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Tampa mother working to stop speeding cars with official city sign

ABC Action News requests city speed study
Posted at 6:00 AM, Sep 17, 2018

TAMPA, Fla. — A Tampa mother is hoping to stop speeding drivers in her neighborhood by getting the City of Tampa to install an official "slow down" sign on her street.

Danielle Rodriguez lives along 20th street near Foster Elementary School, where kids are walking in an area with several missing sidewalks.

The speed limit is 25 miles per hour, but Rodriguez said drivers are often driving much faster.

There is a crossing guard at a main intersection near the school, but Rodriguez said once cars pass that point, they often continue speeding.

She has installed her own "slow down" sign in her front yard but is hopeful that an official sign from the city will make a greater impact.

"They see our sign right there," Rodriguez said. "Some of them will slow down. So I think if something pops up new that catches their attention, it's like people know 'we're speeding down the street. Let's slow down."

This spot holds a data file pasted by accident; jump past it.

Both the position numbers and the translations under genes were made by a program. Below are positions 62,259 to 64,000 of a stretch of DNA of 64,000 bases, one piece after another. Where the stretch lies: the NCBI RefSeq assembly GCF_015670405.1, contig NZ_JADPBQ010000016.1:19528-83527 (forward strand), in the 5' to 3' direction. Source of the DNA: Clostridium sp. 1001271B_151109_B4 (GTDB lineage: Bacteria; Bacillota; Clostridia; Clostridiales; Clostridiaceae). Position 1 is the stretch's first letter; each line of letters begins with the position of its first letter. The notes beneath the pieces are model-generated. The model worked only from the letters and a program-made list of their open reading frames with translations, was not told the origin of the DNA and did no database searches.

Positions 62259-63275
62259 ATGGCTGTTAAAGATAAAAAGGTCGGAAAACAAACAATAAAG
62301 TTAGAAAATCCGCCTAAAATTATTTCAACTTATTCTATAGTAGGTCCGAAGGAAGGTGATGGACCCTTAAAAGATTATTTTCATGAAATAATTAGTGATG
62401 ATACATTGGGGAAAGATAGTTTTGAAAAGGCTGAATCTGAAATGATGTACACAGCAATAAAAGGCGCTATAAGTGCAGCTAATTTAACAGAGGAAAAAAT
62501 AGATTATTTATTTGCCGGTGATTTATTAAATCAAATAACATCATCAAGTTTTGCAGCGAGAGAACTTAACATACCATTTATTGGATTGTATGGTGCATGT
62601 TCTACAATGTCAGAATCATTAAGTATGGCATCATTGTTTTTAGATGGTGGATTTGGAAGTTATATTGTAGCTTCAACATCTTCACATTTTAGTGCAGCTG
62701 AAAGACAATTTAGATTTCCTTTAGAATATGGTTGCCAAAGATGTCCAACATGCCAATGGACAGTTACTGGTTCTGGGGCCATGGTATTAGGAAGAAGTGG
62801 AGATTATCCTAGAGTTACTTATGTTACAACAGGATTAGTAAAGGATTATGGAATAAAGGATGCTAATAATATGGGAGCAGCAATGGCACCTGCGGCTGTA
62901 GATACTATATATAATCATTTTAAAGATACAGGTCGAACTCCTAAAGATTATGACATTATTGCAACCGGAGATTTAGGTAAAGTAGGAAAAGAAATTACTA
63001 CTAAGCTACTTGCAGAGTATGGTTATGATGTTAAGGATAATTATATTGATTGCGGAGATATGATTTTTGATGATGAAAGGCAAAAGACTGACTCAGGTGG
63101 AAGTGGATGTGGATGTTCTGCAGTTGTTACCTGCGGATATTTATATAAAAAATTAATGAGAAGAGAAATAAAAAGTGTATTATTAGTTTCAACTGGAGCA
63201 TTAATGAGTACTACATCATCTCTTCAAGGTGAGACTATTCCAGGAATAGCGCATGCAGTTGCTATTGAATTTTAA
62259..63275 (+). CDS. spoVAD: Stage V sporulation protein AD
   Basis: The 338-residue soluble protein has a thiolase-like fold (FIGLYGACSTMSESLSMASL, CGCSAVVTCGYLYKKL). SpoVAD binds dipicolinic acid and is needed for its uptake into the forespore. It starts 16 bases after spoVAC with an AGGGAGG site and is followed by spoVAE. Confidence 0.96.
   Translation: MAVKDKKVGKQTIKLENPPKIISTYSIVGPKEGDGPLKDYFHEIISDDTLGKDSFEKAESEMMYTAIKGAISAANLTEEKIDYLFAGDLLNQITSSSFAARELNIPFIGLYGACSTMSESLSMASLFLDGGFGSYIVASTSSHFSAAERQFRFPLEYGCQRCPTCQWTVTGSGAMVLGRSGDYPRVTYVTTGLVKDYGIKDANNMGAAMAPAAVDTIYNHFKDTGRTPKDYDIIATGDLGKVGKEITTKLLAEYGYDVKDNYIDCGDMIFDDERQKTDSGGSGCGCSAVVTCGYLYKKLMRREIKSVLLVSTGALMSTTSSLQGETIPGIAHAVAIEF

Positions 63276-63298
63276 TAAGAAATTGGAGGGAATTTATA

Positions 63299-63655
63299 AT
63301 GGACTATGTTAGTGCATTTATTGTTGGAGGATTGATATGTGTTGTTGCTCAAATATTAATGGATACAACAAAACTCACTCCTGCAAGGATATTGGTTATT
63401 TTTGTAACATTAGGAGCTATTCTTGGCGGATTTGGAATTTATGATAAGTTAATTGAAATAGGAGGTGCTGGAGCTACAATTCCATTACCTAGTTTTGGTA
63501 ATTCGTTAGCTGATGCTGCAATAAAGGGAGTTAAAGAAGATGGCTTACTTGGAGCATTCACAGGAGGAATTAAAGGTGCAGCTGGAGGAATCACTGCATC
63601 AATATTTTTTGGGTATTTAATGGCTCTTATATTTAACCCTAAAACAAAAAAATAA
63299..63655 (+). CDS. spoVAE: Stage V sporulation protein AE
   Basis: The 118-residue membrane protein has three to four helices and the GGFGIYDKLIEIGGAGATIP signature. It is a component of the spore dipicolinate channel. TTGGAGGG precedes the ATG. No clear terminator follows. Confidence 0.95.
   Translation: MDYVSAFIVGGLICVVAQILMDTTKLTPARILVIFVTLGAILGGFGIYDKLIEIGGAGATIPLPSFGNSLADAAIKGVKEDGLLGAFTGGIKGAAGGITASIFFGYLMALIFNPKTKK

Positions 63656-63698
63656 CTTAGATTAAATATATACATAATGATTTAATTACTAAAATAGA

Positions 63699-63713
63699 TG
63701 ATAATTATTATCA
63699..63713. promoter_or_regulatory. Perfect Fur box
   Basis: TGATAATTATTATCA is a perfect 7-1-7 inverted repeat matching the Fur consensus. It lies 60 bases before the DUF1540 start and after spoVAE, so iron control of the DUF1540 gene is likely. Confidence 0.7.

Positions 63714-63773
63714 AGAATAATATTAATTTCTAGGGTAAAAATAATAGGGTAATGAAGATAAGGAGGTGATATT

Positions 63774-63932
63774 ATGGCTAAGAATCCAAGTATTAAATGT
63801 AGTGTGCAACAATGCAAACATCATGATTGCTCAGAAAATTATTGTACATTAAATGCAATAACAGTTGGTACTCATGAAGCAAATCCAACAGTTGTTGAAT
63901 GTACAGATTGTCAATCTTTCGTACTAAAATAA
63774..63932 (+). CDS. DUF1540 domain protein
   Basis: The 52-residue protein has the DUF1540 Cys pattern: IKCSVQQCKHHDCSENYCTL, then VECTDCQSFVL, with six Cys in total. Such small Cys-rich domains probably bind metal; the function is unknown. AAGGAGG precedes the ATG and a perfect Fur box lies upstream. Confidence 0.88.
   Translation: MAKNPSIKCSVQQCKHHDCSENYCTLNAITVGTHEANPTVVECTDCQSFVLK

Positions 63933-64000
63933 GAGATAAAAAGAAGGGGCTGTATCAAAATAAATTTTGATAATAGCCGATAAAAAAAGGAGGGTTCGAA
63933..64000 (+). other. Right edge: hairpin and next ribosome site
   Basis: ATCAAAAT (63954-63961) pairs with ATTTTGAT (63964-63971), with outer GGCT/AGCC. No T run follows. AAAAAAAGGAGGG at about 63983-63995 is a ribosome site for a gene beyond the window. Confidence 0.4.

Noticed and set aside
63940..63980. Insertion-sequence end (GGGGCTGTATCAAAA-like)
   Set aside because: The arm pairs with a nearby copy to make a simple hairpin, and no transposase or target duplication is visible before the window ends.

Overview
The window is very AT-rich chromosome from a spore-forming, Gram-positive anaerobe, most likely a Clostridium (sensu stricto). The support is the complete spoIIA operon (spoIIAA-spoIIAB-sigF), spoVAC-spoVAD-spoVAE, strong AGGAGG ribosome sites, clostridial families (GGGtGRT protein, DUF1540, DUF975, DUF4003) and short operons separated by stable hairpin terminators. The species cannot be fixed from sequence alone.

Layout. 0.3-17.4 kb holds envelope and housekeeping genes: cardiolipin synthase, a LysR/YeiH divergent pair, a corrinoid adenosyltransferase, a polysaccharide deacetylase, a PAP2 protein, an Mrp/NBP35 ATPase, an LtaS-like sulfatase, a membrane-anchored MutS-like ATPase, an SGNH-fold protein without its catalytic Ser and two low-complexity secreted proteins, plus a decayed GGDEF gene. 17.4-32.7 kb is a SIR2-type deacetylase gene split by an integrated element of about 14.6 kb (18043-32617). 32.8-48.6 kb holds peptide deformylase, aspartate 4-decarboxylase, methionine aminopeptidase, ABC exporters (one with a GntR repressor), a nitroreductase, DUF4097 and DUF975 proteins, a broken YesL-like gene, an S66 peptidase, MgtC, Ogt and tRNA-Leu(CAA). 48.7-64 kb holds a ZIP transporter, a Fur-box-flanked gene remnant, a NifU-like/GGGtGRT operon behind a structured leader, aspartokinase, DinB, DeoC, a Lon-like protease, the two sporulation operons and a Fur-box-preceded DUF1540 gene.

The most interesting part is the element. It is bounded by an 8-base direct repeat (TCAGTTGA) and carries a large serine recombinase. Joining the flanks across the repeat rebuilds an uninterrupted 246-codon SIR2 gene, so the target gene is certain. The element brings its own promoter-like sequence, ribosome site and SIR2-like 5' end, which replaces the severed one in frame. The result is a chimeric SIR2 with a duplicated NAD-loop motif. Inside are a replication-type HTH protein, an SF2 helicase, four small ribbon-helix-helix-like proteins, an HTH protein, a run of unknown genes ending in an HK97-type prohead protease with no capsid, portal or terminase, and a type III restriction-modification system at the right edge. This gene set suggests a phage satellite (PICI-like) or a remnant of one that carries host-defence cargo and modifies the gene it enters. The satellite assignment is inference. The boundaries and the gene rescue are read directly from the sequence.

ABC Action News went to the City of Tampa to see what needed to happen to get an official "slow down" sign installed on her street.

Jean Duncan, with the City of Tampa, said typically the department likes to do a speed study to determine if there is a consistent problem and a need for an official sign.

The speed study typically takes between six and eight weeks, Duncan said.

ABC Action News has requested a speed study on Rodriguez's behalf and will update the results here when the study is complete.

If you would like to request a speed study in your neighborhood or report another traffic issue, visit the City of Tampa's Traffic Investigations and submit a request.